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EARLY GOAL SOMEHOW STANDS UP FOR SABRES

Years from now, Sabres goalie Martin Biron will remember his shutout against the Ottawa Senators for all the wrong reasons. His recollection won't be about his 21 saves. It will be about everything else that happened Friday night.

The rookie took over the league lead with his fifth shutout this season, and James Patrick scored the only goal that counted in a 1-0 victory over Ottawa. The 18,690 fans left Marine Midland Arena wondering whether they were dreaming or the game they had just witnessed actually happened.

"There were goofy things that happened that are going to make the Plays of the Week -- or the Bloopers of the Week," Biron said. "But we'll take that 1-0 win any time."

It was weird.

Consider, off-ice officials negated three goals -- two by Buffalo and one by Ottawa. One never came close to crossing the goal line. The other two were overturned upon review. Biron misplayed one shot from Marian Hossa in the third period, only that didn't count because the Senators were offside. His best save came when he stacked his pads to stop former Sabre Joe Juneau during a two-on-one break in the middle period.

The Sabres scored in the first period, a first in eight games. More odd was that it was enough for them to win their second straight. Their strange but true season continues tonight in Boston (7 p.m., Empire, 104.1 FM).

"You have to win games any way you can," Sabres coach Lindy Ruff said. "We're not going to score seven or eight goals every night. We're not going to score four or five. The norm has to be two or three."

It's one thing when a referee or linesman is injured during the course of a game, but a goal judge? Relief was summoned for Tony Caggiano late in the first period when he was showered with shattered glass after Rhett Warrener's slap shot deflected off a stick and went high over the net. Fortunately, it didn't hit the Jumbotron.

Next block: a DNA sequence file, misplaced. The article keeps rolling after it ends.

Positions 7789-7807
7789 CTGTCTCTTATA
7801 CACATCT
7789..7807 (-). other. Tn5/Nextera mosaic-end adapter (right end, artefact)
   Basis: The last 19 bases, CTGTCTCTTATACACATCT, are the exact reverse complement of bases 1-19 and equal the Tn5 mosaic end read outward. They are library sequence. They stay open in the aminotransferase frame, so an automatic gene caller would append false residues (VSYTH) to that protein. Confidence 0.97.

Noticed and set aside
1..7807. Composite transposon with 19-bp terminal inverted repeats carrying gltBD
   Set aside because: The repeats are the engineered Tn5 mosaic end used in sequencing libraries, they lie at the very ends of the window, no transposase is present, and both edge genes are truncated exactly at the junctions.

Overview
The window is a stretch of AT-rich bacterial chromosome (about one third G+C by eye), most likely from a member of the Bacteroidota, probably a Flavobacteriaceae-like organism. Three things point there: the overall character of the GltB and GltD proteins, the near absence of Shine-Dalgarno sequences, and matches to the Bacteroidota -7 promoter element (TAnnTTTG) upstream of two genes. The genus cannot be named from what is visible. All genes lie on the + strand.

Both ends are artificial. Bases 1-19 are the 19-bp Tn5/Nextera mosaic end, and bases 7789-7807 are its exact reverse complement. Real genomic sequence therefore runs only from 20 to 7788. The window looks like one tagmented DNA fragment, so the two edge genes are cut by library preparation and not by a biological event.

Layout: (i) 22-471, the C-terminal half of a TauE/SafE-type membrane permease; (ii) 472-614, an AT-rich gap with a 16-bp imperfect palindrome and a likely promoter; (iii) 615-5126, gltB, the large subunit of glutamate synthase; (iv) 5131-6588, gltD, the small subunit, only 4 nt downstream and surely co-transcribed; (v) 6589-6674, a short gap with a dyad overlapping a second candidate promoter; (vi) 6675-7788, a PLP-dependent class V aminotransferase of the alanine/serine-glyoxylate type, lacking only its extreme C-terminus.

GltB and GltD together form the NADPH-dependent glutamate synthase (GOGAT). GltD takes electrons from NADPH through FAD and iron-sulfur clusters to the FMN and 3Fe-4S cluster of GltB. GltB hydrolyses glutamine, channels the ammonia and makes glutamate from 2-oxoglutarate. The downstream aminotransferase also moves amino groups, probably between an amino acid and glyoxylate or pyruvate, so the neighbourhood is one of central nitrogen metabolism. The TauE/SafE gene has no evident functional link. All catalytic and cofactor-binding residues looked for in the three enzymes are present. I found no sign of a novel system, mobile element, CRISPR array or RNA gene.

Caggiano attempted to duck for cover with the other innocent men, women and children in Section 111, but they were less effective than the Sabres' power play. Caggiano had stitches in his head and took a real shower before watching the rest of the game. The remaining 1:21 was added to the second period.

"I don't know how it broke the glass," Warrener said. "It certainly wasn't all my power."

If nothing else, Caggiano snapped to attention. He was too quick with the button early in the game after Brian Holzinger rang a shot off the post. Replays showed it never crossed the goal line, but few people watching live needed the replay for proof.

Goal Removal II came in the second period when Vaclav Varada deflected Patrick's shot between Patrick Lalime's pads with 7:28 remaining. Off-ice officials ruled he made incidental contact with Lalime and the Sabres held the 1-0 lead.

Goal Removal III came exactly one minute later when Senators winger Shawn McEachern scooted through the crease and flipped a loose puck into an open net. That was taken away because officials ruled Andreas Dackell batted the puck with a high stick a few seconds earlier.

"It's always tough to not give up a goal," Biron said. "When you look at the pressure they put on us throughout the game and everything that happened -- we had the goal disallowed, the broken glass, they had a goal disallowed -- it's tough to keep your focus."

Patrick opened the scoring at 2:37 when he blew a slap shot past Lalime and into the top corner while the goalie was screened by Senators defenseman Wade Redden.

Rookie Maxim Afinogenov made the play by controlling the puck through the Ottawa zone before kicking a pass to Jason Woolley, who sent a cross-ice feed to Patrick. Somehow, the goal held up. Looking back, perhaps nobody should have been surprised.

"Obviously, getting a goal that early in the game, you don't think it's going to stand up," Patrick said. "I heard there was some interference on the goalie. I usually don't score from there, so I probably needed a little help. Somehow, it found a way in."

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